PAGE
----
[0066] FIG. 15 depicts an enlarged view of a connection of exemplary tails 10a to conductors I la. As shown, the overlapped, connected tails 10a and conductors I la may be positioned within a main wall 20a (shown underneath conductors 1 la in FIG. 15) and sidewalls 15a of shield 8a.

[0067] In the embodiment depicted in FIG. 15 the sidewalls 15a may include respective ends 21a configured to electrically connect the shieling layer 13a of cable 5a to the shield 8a. Further, the ends 21a may be configured inwardly (i.e., bent towards the shielding layer 13a of the cable 5a) though this is merely exemplary. The inwardly formed ends 21a of sidewalls 15a may provide surfaces (troughs) at which the shield 8a may be electrically bonded (e.g., via solder or conductive adhesive) to the shielding layer 13a of the cable 5a. Such a configuration allows the sidewalls 15a and wall 20a to help provide a transition from the common mode coupling between the conductors 10a and the shielding layer 13a to the common mode coupling between the terminals 7a and the shield 8 a while also providing shielding to reduce potential crosstalk from adjacent terminals.

[0068] Referring now to FIGs. 16 to 18 there are depicted embodiments that illustrate alternative structures and methods for connecting a shield to a conductor of a cable (e.g., twinax cable) and vice-versa. As shown in FIG. 16, an electrical, conductive grounding collar 5ab may be attached (e.g., crimped, soldered, connected with a conductive adhesive) to the shielding layer 13a and the drain wire 16 of the cable 5a. Thereafter, the inward ends 21a of sidewalls 15a of shield 8a may be connected (e.g., welded, soldered) to the collar 5ab to form a ground path connection (see FIG. 17).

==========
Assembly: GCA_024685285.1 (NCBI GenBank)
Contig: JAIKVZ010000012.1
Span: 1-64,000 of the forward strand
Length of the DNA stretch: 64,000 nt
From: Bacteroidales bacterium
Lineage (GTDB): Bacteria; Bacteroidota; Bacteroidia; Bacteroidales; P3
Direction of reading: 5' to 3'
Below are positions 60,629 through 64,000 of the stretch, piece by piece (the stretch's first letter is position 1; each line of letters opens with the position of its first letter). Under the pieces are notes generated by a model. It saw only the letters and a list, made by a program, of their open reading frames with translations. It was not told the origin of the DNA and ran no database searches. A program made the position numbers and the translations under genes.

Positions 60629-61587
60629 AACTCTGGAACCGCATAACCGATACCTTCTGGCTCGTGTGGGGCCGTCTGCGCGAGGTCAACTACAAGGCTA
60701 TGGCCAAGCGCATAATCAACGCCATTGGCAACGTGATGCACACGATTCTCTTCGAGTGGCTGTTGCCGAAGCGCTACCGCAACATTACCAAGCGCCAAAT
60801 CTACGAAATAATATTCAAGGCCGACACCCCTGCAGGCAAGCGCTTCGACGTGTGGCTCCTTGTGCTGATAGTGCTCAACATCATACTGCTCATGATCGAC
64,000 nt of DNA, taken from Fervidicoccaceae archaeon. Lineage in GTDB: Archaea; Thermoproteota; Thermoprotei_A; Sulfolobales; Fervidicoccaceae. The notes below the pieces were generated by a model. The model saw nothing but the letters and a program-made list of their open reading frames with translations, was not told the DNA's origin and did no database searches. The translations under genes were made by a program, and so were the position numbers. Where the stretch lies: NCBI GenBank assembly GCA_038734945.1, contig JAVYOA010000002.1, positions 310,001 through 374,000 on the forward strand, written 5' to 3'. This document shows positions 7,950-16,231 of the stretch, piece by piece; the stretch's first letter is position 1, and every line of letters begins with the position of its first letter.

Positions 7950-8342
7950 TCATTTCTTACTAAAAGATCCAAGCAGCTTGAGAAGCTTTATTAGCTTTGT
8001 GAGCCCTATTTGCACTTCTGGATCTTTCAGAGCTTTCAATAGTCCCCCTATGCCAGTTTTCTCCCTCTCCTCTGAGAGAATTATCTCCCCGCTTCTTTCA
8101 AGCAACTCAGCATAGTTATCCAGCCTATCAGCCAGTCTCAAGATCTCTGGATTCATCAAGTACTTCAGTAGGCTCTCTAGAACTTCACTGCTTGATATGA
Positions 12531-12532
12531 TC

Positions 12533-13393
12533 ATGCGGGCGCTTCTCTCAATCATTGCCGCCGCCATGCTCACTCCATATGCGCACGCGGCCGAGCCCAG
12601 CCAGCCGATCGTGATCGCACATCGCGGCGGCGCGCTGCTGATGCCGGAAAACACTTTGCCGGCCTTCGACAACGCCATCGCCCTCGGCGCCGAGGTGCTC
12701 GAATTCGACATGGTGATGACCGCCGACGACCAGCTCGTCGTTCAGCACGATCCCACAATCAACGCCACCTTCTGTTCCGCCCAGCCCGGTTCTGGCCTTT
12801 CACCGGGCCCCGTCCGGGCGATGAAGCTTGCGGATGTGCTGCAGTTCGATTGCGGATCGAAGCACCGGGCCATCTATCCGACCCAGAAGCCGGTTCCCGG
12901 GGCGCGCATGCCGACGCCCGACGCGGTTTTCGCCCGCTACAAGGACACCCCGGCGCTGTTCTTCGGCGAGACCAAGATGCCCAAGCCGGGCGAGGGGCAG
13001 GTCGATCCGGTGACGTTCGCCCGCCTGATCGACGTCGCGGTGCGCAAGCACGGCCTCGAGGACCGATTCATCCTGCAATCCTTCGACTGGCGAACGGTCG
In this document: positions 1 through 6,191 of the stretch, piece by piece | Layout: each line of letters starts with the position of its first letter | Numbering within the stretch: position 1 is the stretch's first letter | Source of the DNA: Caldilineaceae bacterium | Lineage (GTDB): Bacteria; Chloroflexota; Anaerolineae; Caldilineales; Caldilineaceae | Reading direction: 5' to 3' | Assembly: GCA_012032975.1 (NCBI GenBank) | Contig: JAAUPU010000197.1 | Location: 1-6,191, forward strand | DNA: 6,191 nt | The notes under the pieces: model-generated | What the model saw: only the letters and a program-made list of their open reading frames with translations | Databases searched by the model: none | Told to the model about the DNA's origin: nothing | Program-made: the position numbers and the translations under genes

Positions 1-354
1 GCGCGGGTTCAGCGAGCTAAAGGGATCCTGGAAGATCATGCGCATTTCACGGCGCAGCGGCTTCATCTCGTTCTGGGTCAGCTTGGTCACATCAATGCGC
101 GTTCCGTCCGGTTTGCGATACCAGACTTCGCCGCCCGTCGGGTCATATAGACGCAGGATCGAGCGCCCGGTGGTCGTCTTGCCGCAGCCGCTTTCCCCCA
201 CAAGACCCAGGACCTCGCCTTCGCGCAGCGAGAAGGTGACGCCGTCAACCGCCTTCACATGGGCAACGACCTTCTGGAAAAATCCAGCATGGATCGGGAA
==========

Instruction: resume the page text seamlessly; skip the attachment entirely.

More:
[0069] In FIGs 16 and 17 the collar 5ab is illustrated as a separate component.

However, in yet another embodiment a collar may be formed as an integral part of a shield. For example, in FIG. 18 a collar 8ab is depicted as an integral part of shield 8a, for example. The collar 8ab of shield 8a may be connected (e.g., welded, soldered) to the shielding layer 13a of cable 5a to form a ground path connection. The collar 8ab can also engage the drain wire 16.